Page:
The military judge concluded that the continued interrogation and Mitchell’s act of decrypting the phone violated Mitchell’s rights under the Fifth Amendment, and she applied Mil. R. Evid. 305(c)(2) to suppress the phone and its contents. The Army Appellate Government Division challenges that ruling and result with a broadside of complex and interwoven legal arguments that ultimately suggest that a suspect has no right to refuse to produce a decryption passcode. The Air Force Appellate Government Division supports the Army Division as amicus curiae. A pair of law professors also appear as amicus in support of the Government (by invitation of the court).

Mitchell responds to the various arguments advanced by the Government divisions, however his brief ultimately argues that the plain language of Mil. R. Evid. 305(c)(2) dictates the suppression of the phone in his case. That rule states:

(2) Fifth Amendment Right to Counsel. If a person suspected of an offense and subjected to custodial interrogation requests counsel, any statement made in the interrogation after such request, or evidence derived from the interrogation after such request, is inadmissible against the accused unless counsel was present for the interrogation.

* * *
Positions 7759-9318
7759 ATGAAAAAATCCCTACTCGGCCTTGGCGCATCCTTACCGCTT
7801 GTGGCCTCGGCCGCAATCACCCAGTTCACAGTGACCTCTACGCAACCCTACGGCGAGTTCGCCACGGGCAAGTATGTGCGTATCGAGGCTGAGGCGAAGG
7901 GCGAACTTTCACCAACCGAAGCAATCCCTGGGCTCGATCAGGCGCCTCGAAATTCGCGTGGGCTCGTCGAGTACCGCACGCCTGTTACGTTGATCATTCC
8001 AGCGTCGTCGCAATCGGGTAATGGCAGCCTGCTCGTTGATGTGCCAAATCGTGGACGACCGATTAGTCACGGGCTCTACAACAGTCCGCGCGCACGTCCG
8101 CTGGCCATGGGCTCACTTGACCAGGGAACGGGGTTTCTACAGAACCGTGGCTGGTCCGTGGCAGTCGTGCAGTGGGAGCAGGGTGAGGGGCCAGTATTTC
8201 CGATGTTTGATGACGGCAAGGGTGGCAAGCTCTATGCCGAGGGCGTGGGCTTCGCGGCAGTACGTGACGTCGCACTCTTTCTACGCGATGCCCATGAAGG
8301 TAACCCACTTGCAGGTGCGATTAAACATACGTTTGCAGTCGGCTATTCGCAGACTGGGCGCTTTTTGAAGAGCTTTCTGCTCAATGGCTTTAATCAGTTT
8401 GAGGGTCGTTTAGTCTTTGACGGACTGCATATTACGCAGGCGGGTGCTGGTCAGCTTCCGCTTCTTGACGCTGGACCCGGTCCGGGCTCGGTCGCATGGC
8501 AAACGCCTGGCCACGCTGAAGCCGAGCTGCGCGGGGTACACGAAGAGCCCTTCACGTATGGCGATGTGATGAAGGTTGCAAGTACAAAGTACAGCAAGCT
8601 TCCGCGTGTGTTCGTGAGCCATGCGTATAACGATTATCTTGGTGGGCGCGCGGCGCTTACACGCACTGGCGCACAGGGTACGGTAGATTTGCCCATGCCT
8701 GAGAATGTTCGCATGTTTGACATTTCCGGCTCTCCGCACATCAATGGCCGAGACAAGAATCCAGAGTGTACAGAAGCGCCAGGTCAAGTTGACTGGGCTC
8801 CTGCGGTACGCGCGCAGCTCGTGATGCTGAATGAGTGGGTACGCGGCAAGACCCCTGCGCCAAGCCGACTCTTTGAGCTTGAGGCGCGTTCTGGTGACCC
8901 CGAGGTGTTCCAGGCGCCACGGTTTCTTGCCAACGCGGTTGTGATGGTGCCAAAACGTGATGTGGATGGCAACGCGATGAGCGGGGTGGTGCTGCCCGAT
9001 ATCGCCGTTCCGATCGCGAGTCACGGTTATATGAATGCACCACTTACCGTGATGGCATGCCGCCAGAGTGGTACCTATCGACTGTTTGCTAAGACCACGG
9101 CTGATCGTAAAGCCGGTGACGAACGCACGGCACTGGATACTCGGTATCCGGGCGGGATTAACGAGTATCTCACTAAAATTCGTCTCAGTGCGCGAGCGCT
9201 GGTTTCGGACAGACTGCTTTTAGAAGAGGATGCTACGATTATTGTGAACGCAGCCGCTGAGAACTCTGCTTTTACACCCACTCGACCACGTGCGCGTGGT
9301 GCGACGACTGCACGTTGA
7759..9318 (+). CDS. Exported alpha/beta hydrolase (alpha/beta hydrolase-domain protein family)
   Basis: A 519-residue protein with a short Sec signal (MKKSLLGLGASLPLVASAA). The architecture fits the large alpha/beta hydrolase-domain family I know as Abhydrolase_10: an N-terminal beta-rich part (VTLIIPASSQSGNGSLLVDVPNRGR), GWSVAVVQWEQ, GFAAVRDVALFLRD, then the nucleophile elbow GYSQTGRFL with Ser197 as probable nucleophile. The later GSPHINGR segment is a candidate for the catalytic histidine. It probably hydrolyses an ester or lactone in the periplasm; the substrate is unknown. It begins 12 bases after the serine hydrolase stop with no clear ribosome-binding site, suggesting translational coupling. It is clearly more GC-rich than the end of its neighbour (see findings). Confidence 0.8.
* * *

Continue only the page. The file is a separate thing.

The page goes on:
The Electronic Frontier Foundation, the American Civil Liberties Union, and the ACLU of the District of Columbia support Mitchell as amicus curiae, arguing in part that “compelled decryption is inherently testimonial.” EFF Amicus Br. at 12. A law student (with professorial oversight) also appears as amicus for Mitchell.

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This week at SCOTUS: I’m not aware of any military justice developments at the Supreme Court, where I’m tracking three cases:

This week at CAAF: CAAF will hear oral argument in two cases this week. Both arguments will occur at law schools as part of Project Outreach: